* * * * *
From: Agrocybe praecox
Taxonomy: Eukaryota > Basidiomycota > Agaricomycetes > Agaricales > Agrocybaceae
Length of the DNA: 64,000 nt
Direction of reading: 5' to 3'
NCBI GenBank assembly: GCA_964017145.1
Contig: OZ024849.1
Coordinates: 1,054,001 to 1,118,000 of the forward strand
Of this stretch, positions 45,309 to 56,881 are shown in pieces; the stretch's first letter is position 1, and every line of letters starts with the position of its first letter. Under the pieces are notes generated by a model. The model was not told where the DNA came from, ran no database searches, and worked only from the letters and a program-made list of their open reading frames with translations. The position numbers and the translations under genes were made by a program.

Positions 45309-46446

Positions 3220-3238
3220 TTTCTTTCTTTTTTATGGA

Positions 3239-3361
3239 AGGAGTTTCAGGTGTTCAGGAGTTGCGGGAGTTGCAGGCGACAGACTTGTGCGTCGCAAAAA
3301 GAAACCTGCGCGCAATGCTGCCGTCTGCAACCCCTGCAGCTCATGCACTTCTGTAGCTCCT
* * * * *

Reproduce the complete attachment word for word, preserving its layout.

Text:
From: Agrocybe praecox
Taxonomy: Eukaryota > Basidiomycota > Agaricomycetes > Agaricales > Agrocybaceae
Length of the DNA: 64,000 nt
Direction of reading: 5' to 3'
NCBI GenBank assembly: GCA_964017145.1
Contig: OZ024849.1
Coordinates: 1,054,001 to 1,118,000 of the forward strand
Of this stretch, positions 45,309 to 56,881 are shown in pieces; the stretch's first letter is position 1, and every line of letters starts with the position of its first letter. Under the pieces are notes generated by a model. The model was not told where the DNA came from, ran no database searches, and worked only from the letters and a program-made list of their open reading frames with translations. The position numbers and the translations under genes were made by a program.

Positions 45309-46446

Positions 3220-3238
3220 TTTCTTTCTTTTTTATGGA

Positions 3239-3361
3239 AGGAGTTTCAGGTGTTCAGGAGTTGCGGGAGTTGCAGGCGACAGACTTGTGCGTCGCAAAAA
3301 GAAACCTGCGCGCAATGCTGCCGTCTGCAACCCCTGCAGCTCATGCACTTCTGTAGCTCCT